Happy weekend! Here's my pick for a perfect handcrafted playlist for baking cookies, eating lots of pie, or doing dishes. Go ahead, pour a glass of pinot grigio and dance around the kitchen—it's the weekend!
I live in a pretty amazing place so staying home this summer is really very nice. I mentioned in my last post that my daughter has her leg in a cast and the typical summer vacation spent at a pool or hiking in parks is not an option. So driving around town and soaking up the sights just like the tourists turns out to be kinda fun. The views only a few minutes from my home keep me coming back to this park.
Due to the change in my routine as nurse mom, I'm going to slow down a bit on the blog posts in order to keep up my design biz and also help my daughter. Plus, once she was in a cast I realized I had depended on her to do all sorts of helpful things at home—especially helping care for our three dogs. Now all of that is on my plate with some help from my husband too.
Hope you are have a lovely week and I'll check back in soon. xo Chris
Images: Photos by me, Chris Olson. Feel free to pin on Pinterest with a link back to this post. Thanks!
Do you ever get cabin fever? This summer my daughter has her leg in a cast and that really makes summer plans less fun for her. So I'm dreaming up some plans to keep her busy while keeping her leg safe and her cast out of trouble.
She loves photography so perhaps spending some time playing around with Adobe Lightroom and Photoshop is one thought. She has a knack for capturing a moment that tells a story—like the image below of me wandering in a beautiful park and somehow finding it necessary to stare at my iPhone...
And I need to think up a road trip or two to keep her from going crazy indoors. And I'm sure we will enjoy a few smoothies.
Summer is a perfect time for crafting. For me, finding a great craft book will always be a wonderful source of DIY ideas. One of my sources of inspiration are the "little sewing epiphanies" via Sarai Mitnick at Colette Patterns and the Colette Sewing Handbook.
Mitnick's Colette Sewing Handbook is an amazing guide for sewers of almost any skill level to create your own unique wardrobe:
"Five simple fundamentals can help you perfect any sewing project: a thoughtful plan, a precise pattern, a fantastic fit, a beautiful fabric, and a fine finish. With these five core ideas,The Colette Sewing Handbook shows you how to start sewing the wardrobe of your dreams."
You can get the latest Facebook updates from Sarai Mitnick at her page Colette Patterns. Some of her recent Facebook posts include tips on clipping curves, vintage sewing, painting your upholstery, and how she organizes her fabric stash using swatch tags. She even includes a free template you can download.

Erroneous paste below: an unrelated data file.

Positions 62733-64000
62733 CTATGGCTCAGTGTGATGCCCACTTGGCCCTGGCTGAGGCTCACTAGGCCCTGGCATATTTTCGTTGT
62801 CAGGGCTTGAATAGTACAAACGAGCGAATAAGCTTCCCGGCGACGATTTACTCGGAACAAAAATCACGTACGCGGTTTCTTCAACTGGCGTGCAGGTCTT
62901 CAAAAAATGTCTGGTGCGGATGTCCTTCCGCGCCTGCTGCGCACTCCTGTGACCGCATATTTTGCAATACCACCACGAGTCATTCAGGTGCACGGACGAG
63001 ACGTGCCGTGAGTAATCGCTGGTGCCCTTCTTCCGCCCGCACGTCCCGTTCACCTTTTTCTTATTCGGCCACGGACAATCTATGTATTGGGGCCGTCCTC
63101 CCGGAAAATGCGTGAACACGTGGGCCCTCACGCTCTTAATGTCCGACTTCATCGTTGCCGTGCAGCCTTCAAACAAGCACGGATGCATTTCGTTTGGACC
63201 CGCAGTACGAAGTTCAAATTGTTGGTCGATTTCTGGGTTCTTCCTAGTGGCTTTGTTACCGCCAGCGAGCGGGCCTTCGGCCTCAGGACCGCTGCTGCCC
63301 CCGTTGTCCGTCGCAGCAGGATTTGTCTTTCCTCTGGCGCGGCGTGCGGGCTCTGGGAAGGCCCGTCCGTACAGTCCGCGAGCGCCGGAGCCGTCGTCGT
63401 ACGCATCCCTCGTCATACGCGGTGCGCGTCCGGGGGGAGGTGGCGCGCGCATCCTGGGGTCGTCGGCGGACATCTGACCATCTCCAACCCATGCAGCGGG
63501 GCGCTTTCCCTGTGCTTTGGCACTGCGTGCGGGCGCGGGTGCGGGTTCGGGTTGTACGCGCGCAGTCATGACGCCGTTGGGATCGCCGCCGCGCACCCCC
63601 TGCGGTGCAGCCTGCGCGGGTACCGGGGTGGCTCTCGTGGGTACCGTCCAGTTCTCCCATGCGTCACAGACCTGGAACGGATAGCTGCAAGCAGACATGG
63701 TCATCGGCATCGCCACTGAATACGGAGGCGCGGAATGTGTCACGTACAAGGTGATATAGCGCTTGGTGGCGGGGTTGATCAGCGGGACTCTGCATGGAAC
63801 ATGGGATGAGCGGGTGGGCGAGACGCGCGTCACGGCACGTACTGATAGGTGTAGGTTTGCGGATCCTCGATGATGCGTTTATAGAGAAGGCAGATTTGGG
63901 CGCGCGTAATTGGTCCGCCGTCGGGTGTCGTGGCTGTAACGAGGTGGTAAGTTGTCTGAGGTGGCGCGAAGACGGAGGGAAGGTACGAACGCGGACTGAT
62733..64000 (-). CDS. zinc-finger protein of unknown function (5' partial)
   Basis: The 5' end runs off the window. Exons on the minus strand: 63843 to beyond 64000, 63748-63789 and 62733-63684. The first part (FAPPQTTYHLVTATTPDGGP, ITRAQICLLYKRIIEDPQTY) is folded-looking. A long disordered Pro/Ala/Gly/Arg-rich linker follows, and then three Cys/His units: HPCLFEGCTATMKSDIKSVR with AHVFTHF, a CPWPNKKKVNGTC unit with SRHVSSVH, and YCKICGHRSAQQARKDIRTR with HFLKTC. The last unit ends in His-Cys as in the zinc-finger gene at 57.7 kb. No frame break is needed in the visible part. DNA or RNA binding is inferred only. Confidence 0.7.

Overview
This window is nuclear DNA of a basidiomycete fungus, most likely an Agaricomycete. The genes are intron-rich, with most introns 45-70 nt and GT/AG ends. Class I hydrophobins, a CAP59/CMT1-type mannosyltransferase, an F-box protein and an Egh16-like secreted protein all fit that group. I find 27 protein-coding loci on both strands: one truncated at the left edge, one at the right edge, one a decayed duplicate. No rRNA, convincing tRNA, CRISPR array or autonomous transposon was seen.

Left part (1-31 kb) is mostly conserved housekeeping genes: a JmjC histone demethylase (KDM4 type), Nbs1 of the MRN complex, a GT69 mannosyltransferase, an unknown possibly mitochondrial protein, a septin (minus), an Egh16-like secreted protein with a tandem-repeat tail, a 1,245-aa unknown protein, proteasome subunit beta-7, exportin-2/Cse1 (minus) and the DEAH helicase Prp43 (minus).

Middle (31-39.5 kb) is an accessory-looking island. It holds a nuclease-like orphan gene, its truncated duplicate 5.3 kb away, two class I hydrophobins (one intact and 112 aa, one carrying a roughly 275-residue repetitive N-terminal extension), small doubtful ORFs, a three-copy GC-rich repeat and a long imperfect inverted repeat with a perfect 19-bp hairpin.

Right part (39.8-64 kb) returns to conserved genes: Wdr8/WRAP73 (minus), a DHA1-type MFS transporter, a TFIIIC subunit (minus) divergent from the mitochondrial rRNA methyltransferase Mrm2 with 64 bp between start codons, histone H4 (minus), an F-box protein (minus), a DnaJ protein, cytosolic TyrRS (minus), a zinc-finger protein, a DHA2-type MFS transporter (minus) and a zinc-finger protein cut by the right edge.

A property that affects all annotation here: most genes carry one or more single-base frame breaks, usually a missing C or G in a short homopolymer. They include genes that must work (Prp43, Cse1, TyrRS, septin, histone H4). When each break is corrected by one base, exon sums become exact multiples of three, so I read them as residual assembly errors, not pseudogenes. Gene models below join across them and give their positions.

I'm a fan of the classic lines of Colette patterns. My favorite patterns by Sarai are the double-breasted Anise jacket and the simple slim Clover pants—so amazing because they both go with practically anything. (See images above.) Sarai even ranks the sewing level needed for her patterns. The jacket is best for intermediate level sewers and the pants are beginner and above skill level.
Even though Sarai's sewing handbook says on the cover it is for the new seamstress, I think the detailed information she gives about how to finish a garment places it on the must-have list for sewers of ANY skill level.
I'm soaking up the amazing colors of summer in Minnesota this week.
Location: Westwood Hills Nature Center, St. Louis Park, MN. The nature center is located just south of I-394 and east of Highway 169. Parking and admission are free.
Things to do: Hike around the lake and over marshland on footbridges.
Nature highlights: The preserve is beautiful throughout the seasons and provides homes for many animals including deer, fox, mink and owls. Westwood Naturalists conduct year-round programs to increase visitors understanding and appreciation of our natural world.
Can a short life be a full life? And if you knew your days were numbered, would you be the one with the courage to make it the bigger than you imagined possible?
When author John Green writes about Hazel Grace Lancaster and Augustus Waters in the The Fault in Our Stars, you might be tempted to think this is just a tragic love story about lives cut short. Afterall, the 16-year-old narrator Hazel, has been battling thyroid cancer since age 13 and the two meet in a cancer support group.
So what is the story? I think book reviewer Rebecca Rosen said it best: This is a book that breaks your heart -- not by wearing it down, but by making it bigger and bigger until it bursts. As Hazel says:
“There are infinite numbers between 0 and 1. There's .1 and .12 and .112 and an infinite collection of others. Of course, there is a bigger infinite set of numbers between 0 and 2, or between 0 and a million. Some infinities are bigger than other infinities. A writer we used to like taught us that. There are days, many of them, when I resent the size of my unbounded set. I want more numbers than I'm likely to get, and God, I want more numbers for Augustus Waters than he got. But, Gus, my love, I cannot tell you how thankful I am for our little infinity. I wouldn't trade it for the world. You gave me a forever within the numbered days, and I'm grateful.”
So go ahead, read the book, and go see the movie. And make a toast to "Good life."
Image: Collage above by me, Chris Olson. Feel free to pin on Pinterest with a link back to this post. Thanks!
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